The word Solstice comes from the Latin solstitium meaning “Sun, standing-still.” This year the Summer Solstice occurs on June 21 at 10:07 UTC, or Coordinated Universal Time, or Zulu Time, or roughly Greenwich Mean Time.
This is also known as the Northern Solstice as the Sun is positioned directly above the Tropic of Cancer in the Northern Hemisphere. This time of year is known as Midsummer, though the official Midsummer Day is actually celebrated on June 24, thanks to differences between the Julian and Gregorian calendars. Christian festivals during this time of year are related to the Birth of St. John the Baptist. In Bolivia and Peru, it’s called the Festival of San Juan.
Earth enjoys different seasons because the planet is tilted 23 degrees and 27 minutes off the perpendicular to the plane of orbit. This means that the earth revolves like a tilted spinning top. The Summer Solstice is the longest day of sunlight as the Sun is at its highest arc in the sky, at least in the Northern Hemisphere. The farther north one is from the Equator, the more pronounced this is in Summer. However, as the Earth continues its orbit, the hemisphere that is angled closest to the sun changes, and the seasons are reversed.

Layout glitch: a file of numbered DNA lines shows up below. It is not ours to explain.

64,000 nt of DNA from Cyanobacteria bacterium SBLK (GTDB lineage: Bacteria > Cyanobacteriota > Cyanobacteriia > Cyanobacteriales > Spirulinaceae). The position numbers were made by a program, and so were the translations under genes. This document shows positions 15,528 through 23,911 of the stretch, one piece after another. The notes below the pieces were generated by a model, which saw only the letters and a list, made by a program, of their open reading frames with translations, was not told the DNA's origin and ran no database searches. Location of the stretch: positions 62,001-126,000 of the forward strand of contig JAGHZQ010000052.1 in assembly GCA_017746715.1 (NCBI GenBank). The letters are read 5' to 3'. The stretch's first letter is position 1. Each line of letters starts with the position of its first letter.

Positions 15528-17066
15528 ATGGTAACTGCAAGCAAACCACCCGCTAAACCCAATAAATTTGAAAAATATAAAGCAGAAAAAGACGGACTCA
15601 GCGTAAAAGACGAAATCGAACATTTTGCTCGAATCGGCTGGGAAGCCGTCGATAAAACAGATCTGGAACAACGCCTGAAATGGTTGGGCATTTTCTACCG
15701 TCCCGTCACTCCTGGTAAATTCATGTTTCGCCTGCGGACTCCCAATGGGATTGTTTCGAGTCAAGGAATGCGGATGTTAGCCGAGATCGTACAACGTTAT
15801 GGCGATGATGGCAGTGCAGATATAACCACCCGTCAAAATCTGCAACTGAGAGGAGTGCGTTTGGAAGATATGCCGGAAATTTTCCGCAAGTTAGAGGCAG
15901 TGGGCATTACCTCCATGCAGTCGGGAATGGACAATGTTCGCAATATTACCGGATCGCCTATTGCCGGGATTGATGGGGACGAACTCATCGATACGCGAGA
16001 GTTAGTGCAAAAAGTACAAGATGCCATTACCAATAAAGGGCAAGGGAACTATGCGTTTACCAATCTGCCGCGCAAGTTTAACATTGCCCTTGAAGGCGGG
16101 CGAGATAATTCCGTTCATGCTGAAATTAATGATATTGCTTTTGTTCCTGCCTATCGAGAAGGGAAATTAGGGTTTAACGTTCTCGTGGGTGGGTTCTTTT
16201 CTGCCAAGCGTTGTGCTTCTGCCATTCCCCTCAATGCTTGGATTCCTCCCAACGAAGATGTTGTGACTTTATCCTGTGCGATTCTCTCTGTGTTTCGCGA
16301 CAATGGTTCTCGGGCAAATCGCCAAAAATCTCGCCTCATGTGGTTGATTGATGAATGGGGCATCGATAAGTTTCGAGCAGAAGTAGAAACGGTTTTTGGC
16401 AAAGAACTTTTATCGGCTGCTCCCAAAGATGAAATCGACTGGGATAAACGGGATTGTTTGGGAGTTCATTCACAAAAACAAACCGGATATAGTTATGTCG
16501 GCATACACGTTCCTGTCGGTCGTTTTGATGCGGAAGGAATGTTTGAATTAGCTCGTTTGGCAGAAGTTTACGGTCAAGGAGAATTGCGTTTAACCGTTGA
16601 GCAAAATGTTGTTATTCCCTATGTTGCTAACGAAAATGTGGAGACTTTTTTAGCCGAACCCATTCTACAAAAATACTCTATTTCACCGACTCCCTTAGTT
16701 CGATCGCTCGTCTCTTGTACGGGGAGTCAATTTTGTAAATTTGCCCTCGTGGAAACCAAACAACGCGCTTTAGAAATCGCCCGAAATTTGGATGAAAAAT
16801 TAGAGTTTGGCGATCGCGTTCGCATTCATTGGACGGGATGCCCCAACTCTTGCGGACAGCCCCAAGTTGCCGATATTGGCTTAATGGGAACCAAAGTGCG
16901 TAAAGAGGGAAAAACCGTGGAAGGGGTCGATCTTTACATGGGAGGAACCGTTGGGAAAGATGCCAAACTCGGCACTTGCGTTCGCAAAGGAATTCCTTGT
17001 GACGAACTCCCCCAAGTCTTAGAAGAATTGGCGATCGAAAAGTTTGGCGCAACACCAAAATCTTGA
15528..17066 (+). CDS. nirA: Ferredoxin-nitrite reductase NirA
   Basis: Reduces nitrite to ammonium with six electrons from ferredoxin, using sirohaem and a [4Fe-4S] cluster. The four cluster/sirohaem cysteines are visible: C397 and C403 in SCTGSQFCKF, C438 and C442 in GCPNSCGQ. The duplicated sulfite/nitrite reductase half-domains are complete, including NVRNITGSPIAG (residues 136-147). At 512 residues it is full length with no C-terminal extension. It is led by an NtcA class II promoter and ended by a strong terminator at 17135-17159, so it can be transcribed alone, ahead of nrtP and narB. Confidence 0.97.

In the Northern Hemisphere the sun appears at its highest point in the sky, and its noontime elevation appears to be the same for several days before and after the solstice, so that it looks like the Sun is “standing still” until following the Summer Solstice, the days begin to grow shorter and the nights longer.
Bill Petro, your friendly neighborhood historian